There’s a lot written about organisational culture and culture change today – and views of what culture means and how important it is to an organization’s success are diverse. At one extreme are the skeptics who believe culture is the ‘warm and fuzzy stuff’ that the HR Department looks after, while at the other end of the continuum are those who believe that culture is critical to business success and is intrinsic in how business is carried out, how customers are treated, and how employees feel about working there.
Our view based on many years of experience and supported by countless research studies, tells us that while organizations with poor cultures can indeed be successful, it is far less likely that this will be the case – and where they are successful, it is likely to be short-term. It is also interesting to witness those organizations that have remained strong in the face of sub-optimal market conditions, in many cases due to a strong culture to start with.
So What is Culture?
Culture can simply be described as ‘how things are done around here’ or more technically, the shared values, norms and expectations. However culture is typically complex, and having become established over time, can be very resistant to change.
In summary, culture permeates an organisation and encompasses the following:
- The way things are done in an organisation
- The values of the people in the organisation and their relationships with each other
- How decisions are made, where money is spent and how successfully the strategy is implemented
- The history of the organisation shaping the way it is now
- Hopes for the future
If Executive Teams don’t manage their culture, the culture will manage them.
Culture change work is therefore one of the biggest challenges a CEO and executive team will face. The unexpected potency of culture can be both a blessing and a curse for organizations as they ponder strategic and human resource issues. Yet culture change is not impossible, it just takes a clear, planned approach.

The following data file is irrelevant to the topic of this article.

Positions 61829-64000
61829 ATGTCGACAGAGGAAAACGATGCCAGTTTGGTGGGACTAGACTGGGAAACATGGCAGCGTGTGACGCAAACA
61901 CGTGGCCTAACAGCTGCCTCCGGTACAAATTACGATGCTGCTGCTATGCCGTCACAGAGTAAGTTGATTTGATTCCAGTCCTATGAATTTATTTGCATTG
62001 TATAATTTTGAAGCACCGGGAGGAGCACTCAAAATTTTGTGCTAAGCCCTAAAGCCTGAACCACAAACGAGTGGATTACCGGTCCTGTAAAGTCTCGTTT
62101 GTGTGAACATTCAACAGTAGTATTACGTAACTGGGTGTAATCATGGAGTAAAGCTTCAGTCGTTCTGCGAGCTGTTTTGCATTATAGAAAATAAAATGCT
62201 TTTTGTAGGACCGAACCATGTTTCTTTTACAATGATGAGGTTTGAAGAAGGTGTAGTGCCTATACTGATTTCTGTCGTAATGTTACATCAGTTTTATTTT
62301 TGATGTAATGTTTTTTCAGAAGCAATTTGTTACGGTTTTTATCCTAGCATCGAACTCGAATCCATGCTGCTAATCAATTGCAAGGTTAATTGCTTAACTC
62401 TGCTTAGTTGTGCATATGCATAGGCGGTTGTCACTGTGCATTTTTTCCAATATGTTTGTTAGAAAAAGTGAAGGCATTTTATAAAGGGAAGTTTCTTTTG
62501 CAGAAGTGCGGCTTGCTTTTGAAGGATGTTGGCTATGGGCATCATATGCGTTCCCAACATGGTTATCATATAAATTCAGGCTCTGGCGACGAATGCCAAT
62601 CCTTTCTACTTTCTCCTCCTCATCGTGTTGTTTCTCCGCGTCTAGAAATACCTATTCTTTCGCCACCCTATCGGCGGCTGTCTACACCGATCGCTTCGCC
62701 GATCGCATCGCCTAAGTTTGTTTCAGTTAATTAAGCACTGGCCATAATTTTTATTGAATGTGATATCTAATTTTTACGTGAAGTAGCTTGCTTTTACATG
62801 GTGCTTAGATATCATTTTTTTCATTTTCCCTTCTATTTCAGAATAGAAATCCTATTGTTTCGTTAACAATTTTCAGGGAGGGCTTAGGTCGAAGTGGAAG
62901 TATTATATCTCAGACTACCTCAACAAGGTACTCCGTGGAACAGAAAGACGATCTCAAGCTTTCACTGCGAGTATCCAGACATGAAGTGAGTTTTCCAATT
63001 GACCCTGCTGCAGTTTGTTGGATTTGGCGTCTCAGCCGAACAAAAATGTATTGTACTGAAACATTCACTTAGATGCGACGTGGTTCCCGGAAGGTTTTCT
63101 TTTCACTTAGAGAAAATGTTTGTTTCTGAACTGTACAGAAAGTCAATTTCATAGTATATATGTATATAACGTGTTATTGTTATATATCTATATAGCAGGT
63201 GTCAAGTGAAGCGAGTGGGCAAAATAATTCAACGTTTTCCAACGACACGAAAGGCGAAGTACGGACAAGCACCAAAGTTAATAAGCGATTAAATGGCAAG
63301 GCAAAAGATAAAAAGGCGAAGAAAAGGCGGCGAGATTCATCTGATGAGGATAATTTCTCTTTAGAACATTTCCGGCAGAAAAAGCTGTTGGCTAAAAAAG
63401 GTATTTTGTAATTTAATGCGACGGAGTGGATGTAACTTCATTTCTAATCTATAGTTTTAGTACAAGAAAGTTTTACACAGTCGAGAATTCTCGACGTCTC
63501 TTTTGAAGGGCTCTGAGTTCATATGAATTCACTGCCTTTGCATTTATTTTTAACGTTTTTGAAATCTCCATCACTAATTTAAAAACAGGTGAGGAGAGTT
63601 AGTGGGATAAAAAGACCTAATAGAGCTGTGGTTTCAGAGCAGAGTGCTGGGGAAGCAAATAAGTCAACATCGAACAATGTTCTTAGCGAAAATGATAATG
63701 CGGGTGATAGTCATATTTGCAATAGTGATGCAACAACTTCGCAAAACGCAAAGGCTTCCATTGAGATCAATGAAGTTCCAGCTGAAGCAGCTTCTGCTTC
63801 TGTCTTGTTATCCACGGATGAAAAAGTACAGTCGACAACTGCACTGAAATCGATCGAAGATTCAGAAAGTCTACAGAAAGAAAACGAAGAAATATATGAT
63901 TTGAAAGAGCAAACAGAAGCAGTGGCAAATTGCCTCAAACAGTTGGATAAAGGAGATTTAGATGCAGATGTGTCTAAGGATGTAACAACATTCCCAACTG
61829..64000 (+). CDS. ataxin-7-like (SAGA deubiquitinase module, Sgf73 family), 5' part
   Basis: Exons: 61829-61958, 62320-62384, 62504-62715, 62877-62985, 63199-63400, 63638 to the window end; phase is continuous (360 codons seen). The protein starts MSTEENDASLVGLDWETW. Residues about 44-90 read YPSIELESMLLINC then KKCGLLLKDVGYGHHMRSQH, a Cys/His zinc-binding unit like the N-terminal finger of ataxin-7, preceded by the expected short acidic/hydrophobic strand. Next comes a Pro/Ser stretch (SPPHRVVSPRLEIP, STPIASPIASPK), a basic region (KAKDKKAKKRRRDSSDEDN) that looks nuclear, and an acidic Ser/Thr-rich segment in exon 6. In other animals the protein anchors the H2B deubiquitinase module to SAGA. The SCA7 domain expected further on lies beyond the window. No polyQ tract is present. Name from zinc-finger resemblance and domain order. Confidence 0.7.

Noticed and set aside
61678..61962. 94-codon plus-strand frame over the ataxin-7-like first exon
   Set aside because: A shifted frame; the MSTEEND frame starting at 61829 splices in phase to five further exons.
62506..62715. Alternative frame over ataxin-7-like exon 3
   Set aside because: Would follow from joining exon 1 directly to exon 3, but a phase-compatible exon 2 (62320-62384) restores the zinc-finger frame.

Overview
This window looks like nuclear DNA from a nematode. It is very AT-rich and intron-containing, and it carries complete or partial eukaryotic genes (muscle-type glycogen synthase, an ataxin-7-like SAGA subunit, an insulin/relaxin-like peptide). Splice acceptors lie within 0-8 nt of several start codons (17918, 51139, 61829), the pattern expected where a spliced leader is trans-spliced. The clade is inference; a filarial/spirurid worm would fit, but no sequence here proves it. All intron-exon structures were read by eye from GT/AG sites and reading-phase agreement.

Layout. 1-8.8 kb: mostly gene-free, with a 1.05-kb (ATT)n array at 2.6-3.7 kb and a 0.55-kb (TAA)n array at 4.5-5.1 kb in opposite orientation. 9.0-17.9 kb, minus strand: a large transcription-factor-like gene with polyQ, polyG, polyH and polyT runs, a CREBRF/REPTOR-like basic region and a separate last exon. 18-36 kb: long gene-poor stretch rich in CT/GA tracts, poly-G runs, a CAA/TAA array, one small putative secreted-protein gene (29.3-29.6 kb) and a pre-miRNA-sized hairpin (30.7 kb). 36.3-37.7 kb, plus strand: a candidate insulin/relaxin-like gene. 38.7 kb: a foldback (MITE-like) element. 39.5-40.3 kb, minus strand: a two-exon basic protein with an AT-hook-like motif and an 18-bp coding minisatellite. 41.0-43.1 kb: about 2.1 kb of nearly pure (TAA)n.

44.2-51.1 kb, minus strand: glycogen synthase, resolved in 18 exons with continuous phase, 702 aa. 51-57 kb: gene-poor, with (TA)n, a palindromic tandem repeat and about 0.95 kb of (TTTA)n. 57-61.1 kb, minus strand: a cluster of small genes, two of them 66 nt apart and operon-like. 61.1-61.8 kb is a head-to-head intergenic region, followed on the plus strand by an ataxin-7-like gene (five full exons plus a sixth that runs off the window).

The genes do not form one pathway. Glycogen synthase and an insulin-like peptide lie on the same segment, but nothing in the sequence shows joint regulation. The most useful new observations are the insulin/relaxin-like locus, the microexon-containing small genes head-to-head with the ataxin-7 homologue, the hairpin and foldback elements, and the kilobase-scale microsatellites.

There is a lot of confusion about what a values-based culture is and how it actually enables success. Our philosophy is that there are really two areas of focus in any culture change: (1) the need to become a values-based culture and (2) develop a culture which is ‘fit-for-purpose’. What do we mean by this?
A Values-based Culture is One Where:
- People feel valued and respected.
- There are high levels of honesty and integrity.
- There are high levels of trust.
- People communicate directly and openly to solve business issues and foster healthy and productive relationships.
- Values are implicit in decision making.
A fit-for-purpose culture simply means a culture that enables an organisation to implement its strategy successfully. For example, if speed-to-market is important in order to trump your competitors, then the organisation has better focus on killing off bureaucracy. If you’ve taken a stand on delivering exceptional customer service, then ensure that people are empowered to make the right decisions at the right time in order to provide it, rather than slavishly follow a procedures manual.
Developing a values-based culture and one that is fit-for-purpose are interdependent and equally important. While it can be easily argued that a values-based culture will enable success, any culture change work also needs to be in alignment with the organisation’s mission and strategic objectives.